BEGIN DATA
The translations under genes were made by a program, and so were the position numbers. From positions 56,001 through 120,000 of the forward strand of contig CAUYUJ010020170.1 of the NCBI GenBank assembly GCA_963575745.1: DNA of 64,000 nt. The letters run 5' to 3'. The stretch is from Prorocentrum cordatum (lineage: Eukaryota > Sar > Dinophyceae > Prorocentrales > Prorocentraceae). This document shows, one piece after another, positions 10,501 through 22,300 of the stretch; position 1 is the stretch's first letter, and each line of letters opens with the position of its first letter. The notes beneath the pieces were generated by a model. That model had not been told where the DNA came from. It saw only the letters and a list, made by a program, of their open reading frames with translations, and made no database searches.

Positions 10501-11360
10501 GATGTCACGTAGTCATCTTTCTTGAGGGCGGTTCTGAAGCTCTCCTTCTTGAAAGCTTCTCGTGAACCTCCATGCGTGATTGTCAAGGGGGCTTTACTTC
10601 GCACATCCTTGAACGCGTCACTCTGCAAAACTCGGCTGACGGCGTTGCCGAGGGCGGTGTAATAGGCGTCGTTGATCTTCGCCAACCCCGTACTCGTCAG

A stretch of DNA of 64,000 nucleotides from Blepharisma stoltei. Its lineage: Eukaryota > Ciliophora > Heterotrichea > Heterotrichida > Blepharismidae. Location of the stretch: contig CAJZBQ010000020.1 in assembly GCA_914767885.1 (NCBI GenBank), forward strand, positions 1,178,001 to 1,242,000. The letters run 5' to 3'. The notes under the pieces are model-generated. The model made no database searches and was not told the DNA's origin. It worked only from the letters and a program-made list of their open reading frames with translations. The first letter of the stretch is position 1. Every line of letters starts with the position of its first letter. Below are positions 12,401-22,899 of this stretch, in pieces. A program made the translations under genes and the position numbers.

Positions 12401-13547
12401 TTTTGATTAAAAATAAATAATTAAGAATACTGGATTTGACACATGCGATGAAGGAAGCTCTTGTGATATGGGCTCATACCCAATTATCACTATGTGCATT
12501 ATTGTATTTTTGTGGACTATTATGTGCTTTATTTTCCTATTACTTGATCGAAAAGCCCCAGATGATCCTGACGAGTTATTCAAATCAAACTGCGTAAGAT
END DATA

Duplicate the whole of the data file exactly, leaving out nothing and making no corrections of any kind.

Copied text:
The translations under genes were made by a program, and so were the position numbers. From positions 56,001 through 120,000 of the forward strand of contig CAUYUJ010020170.1 of the NCBI GenBank assembly GCA_963575745.1: DNA of 64,000 nt. The letters run 5' to 3'. The stretch is from Prorocentrum cordatum (lineage: Eukaryota > Sar > Dinophyceae > Prorocentrales > Prorocentraceae). This document shows, one piece after another, positions 10,501 through 22,300 of the stretch; position 1 is the stretch's first letter, and each line of letters opens with the position of its first letter. The notes beneath the pieces were generated by a model. That model had not been told where the DNA came from. It saw only the letters and a list, made by a program, of their open reading frames with translations, and made no database searches.

Positions 10501-11360
10501 GATGTCACGTAGTCATCTTTCTTGAGGGCGGTTCTGAAGCTCTCCTTCTTGAAAGCTTCTCGTGAACCTCCATGCGTGATTGTCAAGGGGGCTTTACTTC
10601 GCACATCCTTGAACGCGTCACTCTGCAAAACTCGGCTGACGGCGTTGCCGAGGGCGGTGTAATAGGCGTCGTTGATCTTCGCCAACCCCGTACTCGTCAG

A stretch of DNA of 64,000 nucleotides from Blepharisma stoltei. Its lineage: Eukaryota > Ciliophora > Heterotrichea > Heterotrichida > Blepharismidae. Location of the stretch: contig CAJZBQ010000020.1 in assembly GCA_914767885.1 (NCBI GenBank), forward strand, positions 1,178,001 to 1,242,000. The letters run 5' to 3'. The notes under the pieces are model-generated. The model made no database searches and was not told the DNA's origin. It worked only from the letters and a program-made list of their open reading frames with translations. The first letter of the stretch is position 1. Every line of letters starts with the position of its first letter. Below are positions 12,401-22,899 of this stretch, in pieces. A program made the translations under genes and the position numbers.

Positions 12401-13547
12401 TTTTGATTAAAAATAAATAATTAAGAATACTGGATTTGACACATGCGATGAAGGAAGCTCTTGTGATATGGGCTCATACCCAATTATCACTATGTGCATT
12501 ATTGTATTTTTGTGGACTATTATGTGCTTTATTTTCCTATTACTTGATCGAAAAGCCCCAGATGATCCTGACGAGTTATTCAAATCAAACTGCGTAAGAT